Saturday, November 24, 2007

From Parguera to Salinas

Hello faithful reader! We know some of you like to start your day by checking this blog. Well, get a big cup of coffee and settle in because this is one of those ‘catch up’ entries. You’ll laugh. You’ll cry. You’ll want to read it again. You’ll say it was better than Cats! Don’t for get to comment or write to Scott or Sue. Email links on the side.


A day in Parguera - Sunday 11/18

The morning we last posted turned into a wonderful day altogether. As we were surfing the web and finishing our late morning coffee a gentleman started talking to us about our little Mac as he has the same one. He was quite the talker and started to explain to us how he has his computer set up to be both a mac and a pc and that that works very well for him in his business. He’s a dentist. Interesting as we have electronic charts that came with our paper charts but can’t use them on a mac. Anyway he was telling us about the island and where he lived etc. and told us that we could tie up our dingy at his house if we needed to. VERY friendly. We said good bye and expected to not see him again.

Near the restaurant there is a very nice book exchange. Just some large shelves sitting outside but covered in the little strip mall. Leave some take some. That’s it. As usual a lot of mysteries, suspense stuff, and sci fi. But also a hard cover of James Michner’s ‘Caribbean’. I’ve never read Michner although my mom loved him. I figure this thick tome should last me to at least Grenada!

We walked to a little grocery store in town and bought, what else, more canned meat. Whenever we can find we be buying it! Then back to the boat to drop off the computer and our purchases. Now according to our neighbor, Andrea, who has lived aboard their trawler here for the past nine years we could dingy to a power boat marina and across the street there is a very nice little marine store. OK, we’re on it.
parguera boathouses
Along the dingy ride we got a great sampling of the crazy houses people have built on pilings right on the water. The pictures don’t do these dream. . . cottages? I don’t know what to call them. . . justice. Some may be for rent and if you wanted a very cool vacation, renting one of these would be pretty sweet I would think.

We tied up at the marina and walked through and out to the street and found the marine store. Imagine everything at a BIG West Marine packed into a hot dog stand! Really kind of fun rummaging around looking for and finding some stuff we had been needing.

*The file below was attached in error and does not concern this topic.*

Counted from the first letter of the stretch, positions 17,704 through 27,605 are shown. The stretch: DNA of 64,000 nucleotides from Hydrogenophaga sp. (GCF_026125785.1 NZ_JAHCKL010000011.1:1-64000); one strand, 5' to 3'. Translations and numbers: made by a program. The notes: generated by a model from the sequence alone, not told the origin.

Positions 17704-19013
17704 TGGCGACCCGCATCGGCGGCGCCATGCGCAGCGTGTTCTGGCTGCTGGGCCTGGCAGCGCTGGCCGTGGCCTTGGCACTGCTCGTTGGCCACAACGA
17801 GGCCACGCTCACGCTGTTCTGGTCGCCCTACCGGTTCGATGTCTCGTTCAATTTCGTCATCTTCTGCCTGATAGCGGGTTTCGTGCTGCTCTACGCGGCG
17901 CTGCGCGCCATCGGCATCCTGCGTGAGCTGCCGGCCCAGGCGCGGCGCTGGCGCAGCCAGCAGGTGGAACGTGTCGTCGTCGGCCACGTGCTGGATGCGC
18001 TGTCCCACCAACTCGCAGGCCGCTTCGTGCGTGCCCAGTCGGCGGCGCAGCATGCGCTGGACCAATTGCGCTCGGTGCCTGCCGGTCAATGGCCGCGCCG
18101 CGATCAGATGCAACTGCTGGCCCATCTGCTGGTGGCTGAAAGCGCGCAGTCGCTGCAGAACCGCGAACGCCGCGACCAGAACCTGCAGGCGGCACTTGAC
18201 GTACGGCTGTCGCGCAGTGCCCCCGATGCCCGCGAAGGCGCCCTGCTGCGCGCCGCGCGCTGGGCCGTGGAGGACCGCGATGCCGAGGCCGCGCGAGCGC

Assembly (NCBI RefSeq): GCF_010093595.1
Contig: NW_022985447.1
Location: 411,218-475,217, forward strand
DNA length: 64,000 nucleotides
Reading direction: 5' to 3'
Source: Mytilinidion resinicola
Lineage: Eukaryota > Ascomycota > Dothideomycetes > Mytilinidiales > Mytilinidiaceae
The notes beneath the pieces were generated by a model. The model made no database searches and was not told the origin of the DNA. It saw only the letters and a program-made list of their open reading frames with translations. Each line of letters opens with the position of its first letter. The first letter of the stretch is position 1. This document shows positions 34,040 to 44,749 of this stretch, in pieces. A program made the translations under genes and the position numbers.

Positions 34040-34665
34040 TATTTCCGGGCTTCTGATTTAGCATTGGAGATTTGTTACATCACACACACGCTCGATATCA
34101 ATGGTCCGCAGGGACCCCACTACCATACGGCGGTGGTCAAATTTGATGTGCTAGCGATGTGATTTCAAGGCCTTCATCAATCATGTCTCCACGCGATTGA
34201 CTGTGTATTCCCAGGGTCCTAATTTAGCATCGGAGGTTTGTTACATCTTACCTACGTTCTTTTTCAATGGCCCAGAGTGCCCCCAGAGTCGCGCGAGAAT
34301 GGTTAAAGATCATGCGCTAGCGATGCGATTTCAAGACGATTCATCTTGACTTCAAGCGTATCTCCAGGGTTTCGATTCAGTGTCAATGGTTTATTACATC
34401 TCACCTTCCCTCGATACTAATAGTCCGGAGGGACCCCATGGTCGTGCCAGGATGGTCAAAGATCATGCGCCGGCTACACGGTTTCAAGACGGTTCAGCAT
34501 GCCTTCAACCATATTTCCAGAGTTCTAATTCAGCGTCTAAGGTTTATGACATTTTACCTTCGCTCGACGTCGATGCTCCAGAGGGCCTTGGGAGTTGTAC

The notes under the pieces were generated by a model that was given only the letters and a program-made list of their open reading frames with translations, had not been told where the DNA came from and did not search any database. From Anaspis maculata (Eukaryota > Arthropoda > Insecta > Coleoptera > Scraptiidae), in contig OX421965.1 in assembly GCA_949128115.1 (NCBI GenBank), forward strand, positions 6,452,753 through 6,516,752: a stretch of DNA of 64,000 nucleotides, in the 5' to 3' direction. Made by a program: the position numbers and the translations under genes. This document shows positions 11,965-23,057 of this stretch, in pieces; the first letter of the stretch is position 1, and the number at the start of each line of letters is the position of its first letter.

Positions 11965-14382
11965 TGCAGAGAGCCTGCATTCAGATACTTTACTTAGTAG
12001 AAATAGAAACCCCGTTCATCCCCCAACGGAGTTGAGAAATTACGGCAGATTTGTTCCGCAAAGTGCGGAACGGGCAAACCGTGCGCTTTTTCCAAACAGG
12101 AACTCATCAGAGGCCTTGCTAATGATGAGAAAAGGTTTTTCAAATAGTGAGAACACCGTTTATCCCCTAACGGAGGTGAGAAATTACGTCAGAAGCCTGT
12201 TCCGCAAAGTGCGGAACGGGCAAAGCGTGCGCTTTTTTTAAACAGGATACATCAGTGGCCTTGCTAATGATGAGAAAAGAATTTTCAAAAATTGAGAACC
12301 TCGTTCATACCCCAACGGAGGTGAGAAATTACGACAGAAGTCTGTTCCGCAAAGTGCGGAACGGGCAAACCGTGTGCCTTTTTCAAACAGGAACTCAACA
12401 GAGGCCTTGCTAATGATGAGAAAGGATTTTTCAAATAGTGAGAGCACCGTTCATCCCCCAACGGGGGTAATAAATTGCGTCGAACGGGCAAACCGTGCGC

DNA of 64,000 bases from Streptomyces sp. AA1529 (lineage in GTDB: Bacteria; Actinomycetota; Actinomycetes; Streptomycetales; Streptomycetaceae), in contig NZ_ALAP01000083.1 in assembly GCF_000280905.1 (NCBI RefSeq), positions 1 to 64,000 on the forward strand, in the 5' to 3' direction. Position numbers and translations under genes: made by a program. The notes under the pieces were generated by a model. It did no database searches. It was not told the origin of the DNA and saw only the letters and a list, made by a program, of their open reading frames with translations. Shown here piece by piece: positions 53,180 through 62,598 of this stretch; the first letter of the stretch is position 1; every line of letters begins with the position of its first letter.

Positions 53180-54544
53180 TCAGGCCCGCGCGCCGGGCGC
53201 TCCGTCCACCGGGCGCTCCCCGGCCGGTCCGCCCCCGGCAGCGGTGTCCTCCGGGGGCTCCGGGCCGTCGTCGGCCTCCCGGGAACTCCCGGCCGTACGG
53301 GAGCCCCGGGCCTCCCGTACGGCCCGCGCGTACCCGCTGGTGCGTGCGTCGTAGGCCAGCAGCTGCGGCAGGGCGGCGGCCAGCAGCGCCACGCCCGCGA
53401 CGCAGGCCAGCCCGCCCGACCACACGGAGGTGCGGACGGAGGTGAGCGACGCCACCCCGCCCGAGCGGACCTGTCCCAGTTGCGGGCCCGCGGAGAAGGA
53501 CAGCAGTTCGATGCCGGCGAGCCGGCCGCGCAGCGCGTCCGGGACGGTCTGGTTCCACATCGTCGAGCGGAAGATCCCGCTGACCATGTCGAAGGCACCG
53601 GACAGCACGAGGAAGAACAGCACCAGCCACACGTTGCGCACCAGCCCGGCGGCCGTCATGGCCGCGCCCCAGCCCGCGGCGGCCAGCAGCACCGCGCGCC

Now, too early to go back to Enee and we are a little hungry. . . we go back to the dingy dock and into town in search of lunch. We looked down by the water for a restaurant and there was one as part of a hotel but it was deserted and looked to chi chi for us. A little farther on there seemed to be a place on the water. . . or was that one of those houses. We started up the path but then turned around when it seemed more house-like and less restaurant-like. But, across the street was an ok seafood house and we had a big lunch and decided to call it dinner as well.

Back in the dingy we motored over to the place that was maybe house and maybe restaurant and, yes, it was a house and, yes, it was the dentist’s house! He waved us in and insisted that we come to his house and meet all his relatives and have a tour. The house is wonderful. It is built right on over the water and has 4 bedrooms, a huge kitchen, a sort of living room and then a big outside sort of room and a boat house connected! Very sweet! He offered to take us out to the reef with them on his boat but we declined and he then gave us a bottle of wine. OK, I vote these guys the nicest people on the island until I meet someone to knock them out of the top spot!

Back to Enee we prepare for tomorrow’s sail. Outboard off the dingy and back on the stern rail, dingy up on davits. All dingy ‘toys’ stored below. We got out the charts and plotted some waypoints for the 11 mile sail tomorrow. Oh and sampled the dentist’s wine!

Parguera is not much talked about among cruisers as far as I know but it is a very nice stop and we highly recommend it. If we had a dingy that we trusted more we would have gone out to one of the Cays and snorked but it looked too far for our little guy and I never really trust the engine for a long run. This is something that may have to be corrected before we go too much farther. We’ll see.

Monday 11/19

Off at first light! A beautiful morning. We can easily see the buoys that led us in here and we use them to lead us back to a waypoint that led us to the buoys. From here we sail (motor sail of course) a zig zag course to a little bay near a Gilligan’s Island. This used to be a ‘party’ island and I guess because it looks something like the panorama of the Gilligan’s Island on TV AND because there was guy who hung out there that looked like Bob Denver, the island took on this name. It has this name on the charts as well. Now it is a park and manned by park rangers. You can visit by ferry.